First, my goodmen, let me begin by saying: if you haven’t read Red Rising, please stop and go read the bloodydamn book! There will be spoilers for Red Rising in this review. It can’t be helped. Don’t be a Pixie and cry about it. Just read the gory book.
“Once upon a time, a man came from the sky and killed my wife.”
If you thought perhaps Pierce Brown was going to ease up on his writing in the second book, you must not have been paying attention. The first sentence packs the first punch that continues relentlessly throughout the entire novel. To read Golden Son is to enter into the chaos of war.
In Red Rising we learn through the Institute, who the Golds truly are, and why they rule. In Golden Son, Darrow must not simply know the lessons, he must execute them. He can no longer play at being a Gold, instead he must become one. Except that is a tough thing to do. How can he become the very thing he means to destroy?
The political intrigue and depiction of sociology in this society deepens in Golden Son. In the Institute, we were children with them. We understood the make up of society and the burden of ruling mostly through theory, through observation, through history. Slowly, those views were dismantled as tests were presented and overcome to highlight how heavy this burden truly is.
But, the weight of war, the weight of rule, the weight of controlling an entire society cannot be felt in practice. They cannot be held in theory. And even though the lessons were cold, and cruel, and often deadly, you cannot know war until you are in it. You cannot feel the weight of loss, of sacrifice, of the greater good, until you watch your friends die, and watch cities crumble.
“Sevro cannot watch. I go stand beside him. “I was wrong about war,” he says.”
The larger examination of war and power are both present and viciously strong in Golden Son. But what I find particularly interesting in this book, is the inner struggle of Darrow. I really like Darrow as a character because he is so fascinating. He isn’t a hero, not really. He had to be pushed, rather forcefully, into action, and even then, he struggles with how he can proceed. Beyond that though, I really like how he often falls for his facade. At times he falls in love with the idea of glory and grandeur. He has to remind himself who he truly is.
“I hate how my body shivers at the idea of glory. There’s something deep in man that hungers for this. But I think it weakness, not strength, to abandon decency for that strange darker spirit.”
He is aware of how alluring the trap is. He fights it, and it grounds him. I like that complexity. Often we get the trope of the chosen one, or the main character as the single driver of the rebellion or change. And while Darrow is in some ways the chosen one and the driver of change, he also isn’t. He is a tool in that change, and relies on others. And I really like that added dimension to him. You don’t necessarily root for him as you do his side.
Beyond the struggle Darrow faces within the man he wants to be versus the man he is, the dialogue of friendship, love and trust are woven into every page. Darrow holds himself back, a piece of himself from every relationship he has. He doesn’t have a choice. Or he believes he doesn’t. And it is this distance that sows seeds of mistrust all around him. I find it interesting that everyone around him picks up on this secret to some degree, and it holds him back from being the man and leader he wants to be. It erodes the trust and friendships and open the door for betrayal.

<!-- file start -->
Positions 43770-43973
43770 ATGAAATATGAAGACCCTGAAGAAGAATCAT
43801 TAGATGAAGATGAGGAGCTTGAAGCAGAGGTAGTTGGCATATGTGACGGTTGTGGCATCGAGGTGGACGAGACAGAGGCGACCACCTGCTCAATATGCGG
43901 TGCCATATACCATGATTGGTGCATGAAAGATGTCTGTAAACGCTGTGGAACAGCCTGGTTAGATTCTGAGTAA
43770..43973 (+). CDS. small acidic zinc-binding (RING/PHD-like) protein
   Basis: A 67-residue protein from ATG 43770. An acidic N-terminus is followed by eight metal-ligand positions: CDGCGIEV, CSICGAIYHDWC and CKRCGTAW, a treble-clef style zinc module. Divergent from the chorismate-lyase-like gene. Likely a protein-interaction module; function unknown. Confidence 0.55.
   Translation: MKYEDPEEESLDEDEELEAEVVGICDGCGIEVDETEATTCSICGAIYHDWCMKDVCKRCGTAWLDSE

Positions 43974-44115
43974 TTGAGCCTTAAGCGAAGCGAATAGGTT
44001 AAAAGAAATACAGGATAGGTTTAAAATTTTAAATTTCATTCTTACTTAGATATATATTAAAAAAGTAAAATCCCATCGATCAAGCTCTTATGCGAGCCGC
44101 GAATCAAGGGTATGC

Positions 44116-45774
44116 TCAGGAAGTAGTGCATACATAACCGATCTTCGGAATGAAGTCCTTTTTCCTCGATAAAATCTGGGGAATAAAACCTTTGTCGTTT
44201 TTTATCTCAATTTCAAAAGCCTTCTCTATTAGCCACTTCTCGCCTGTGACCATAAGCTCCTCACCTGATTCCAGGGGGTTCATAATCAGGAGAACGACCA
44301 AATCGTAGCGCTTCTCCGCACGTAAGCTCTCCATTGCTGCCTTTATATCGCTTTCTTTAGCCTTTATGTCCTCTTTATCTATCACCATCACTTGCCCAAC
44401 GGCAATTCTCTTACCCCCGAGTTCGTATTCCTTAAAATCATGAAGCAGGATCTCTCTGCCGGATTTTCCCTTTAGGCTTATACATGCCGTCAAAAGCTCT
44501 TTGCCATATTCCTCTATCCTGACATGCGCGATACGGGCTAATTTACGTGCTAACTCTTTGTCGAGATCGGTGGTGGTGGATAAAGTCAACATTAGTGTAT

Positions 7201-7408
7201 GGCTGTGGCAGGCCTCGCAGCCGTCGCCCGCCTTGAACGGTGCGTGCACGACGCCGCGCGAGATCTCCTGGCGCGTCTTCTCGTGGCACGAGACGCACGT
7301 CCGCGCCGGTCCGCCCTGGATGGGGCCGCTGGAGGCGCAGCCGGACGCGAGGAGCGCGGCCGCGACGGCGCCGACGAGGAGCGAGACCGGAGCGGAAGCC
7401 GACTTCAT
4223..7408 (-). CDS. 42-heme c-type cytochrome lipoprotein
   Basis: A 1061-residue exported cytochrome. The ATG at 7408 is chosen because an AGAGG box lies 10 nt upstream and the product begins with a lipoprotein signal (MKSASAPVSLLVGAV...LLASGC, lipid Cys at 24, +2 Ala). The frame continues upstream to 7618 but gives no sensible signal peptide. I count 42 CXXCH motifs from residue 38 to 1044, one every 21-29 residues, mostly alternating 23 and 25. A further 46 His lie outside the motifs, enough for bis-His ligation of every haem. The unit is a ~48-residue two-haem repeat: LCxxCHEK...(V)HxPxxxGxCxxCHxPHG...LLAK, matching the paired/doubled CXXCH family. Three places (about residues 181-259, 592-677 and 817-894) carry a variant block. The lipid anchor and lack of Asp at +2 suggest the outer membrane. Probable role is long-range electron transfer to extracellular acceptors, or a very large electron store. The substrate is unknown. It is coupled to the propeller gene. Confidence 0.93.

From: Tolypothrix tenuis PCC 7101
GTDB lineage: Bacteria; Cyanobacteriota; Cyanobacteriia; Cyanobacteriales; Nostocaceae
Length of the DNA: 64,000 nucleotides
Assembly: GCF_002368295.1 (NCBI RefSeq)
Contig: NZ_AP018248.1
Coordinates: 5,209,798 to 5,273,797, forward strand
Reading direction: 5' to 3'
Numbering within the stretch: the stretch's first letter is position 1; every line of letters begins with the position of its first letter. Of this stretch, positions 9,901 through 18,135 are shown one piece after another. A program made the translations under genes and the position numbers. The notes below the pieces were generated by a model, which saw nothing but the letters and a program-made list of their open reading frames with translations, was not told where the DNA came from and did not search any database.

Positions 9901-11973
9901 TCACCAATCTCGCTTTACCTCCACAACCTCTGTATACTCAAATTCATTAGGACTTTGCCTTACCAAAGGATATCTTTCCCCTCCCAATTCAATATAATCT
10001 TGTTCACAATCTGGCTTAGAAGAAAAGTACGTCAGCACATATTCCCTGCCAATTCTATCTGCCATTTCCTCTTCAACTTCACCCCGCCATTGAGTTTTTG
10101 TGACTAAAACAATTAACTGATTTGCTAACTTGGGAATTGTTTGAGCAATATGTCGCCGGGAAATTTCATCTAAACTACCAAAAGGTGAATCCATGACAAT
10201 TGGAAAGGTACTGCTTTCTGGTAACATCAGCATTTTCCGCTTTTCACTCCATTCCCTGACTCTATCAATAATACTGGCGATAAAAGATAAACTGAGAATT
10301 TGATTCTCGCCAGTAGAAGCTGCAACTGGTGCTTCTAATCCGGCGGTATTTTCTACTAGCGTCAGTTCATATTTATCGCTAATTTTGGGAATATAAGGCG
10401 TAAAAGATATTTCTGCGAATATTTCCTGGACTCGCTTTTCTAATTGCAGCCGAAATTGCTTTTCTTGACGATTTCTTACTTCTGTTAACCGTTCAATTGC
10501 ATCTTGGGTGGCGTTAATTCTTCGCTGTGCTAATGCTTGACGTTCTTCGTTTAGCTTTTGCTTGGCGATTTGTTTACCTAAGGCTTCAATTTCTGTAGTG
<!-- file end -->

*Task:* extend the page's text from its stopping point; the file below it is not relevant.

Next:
“Friendships take minutes to make, moments to break, years to repair.”
Once again, it is these side characters that make this story deeper and richer in its telling. Each new character introduced offers another look at Darrow and who he is. Who he chooses to let in, and who he holds at arms length. Their choices also reflect not just the Society that created and raised them, but at how they view themselves in both the eye of that Society and in Darrow as their friend and leader.
While betrayal and treachery run rampant, I find it interesting that these things occur because of Darrow himself. His secrets, his inability to face the man he is, Color aside, raise some instinct in those around him. He feels like a failure when faced with these betrayals, but doesn’t understand that it isn’t in his failure as a leader, but as a friend. He asks people to fight for a greater good, for a noble cause, but isn’t noble himself in that sense. And in the end, this single flaw may be his undoing.
“I would have died for you a thousand times more, because you were my friend.”
Every page in this book is filled with intensity. The pace the book is written matches the turmoil Darrow must feel. He is at war within himself and is sowing the seeds of war all around him. Life and death weigh heavily on his mind daily. For to fail isn’t just shame. It will be his death, and maybe the death of those around him.
Brown raised the stakes in Darrow’s world and continues to expose us to the cold, brutal terror of this world. We see just how far Golds are willing to hold onto power. How much power means to them. We see the struggle of rebellion and the perils of leadership.
If Red Rising was intense, expect to be left broken by the end of Golden Son. It is a book that leaves you bruised and bloody, with a cliffhanger that will make you cry in agony. Luckily, the last book in the trilogy is out, so go, my goodmen, go and finish this exquisite bloodydamn series!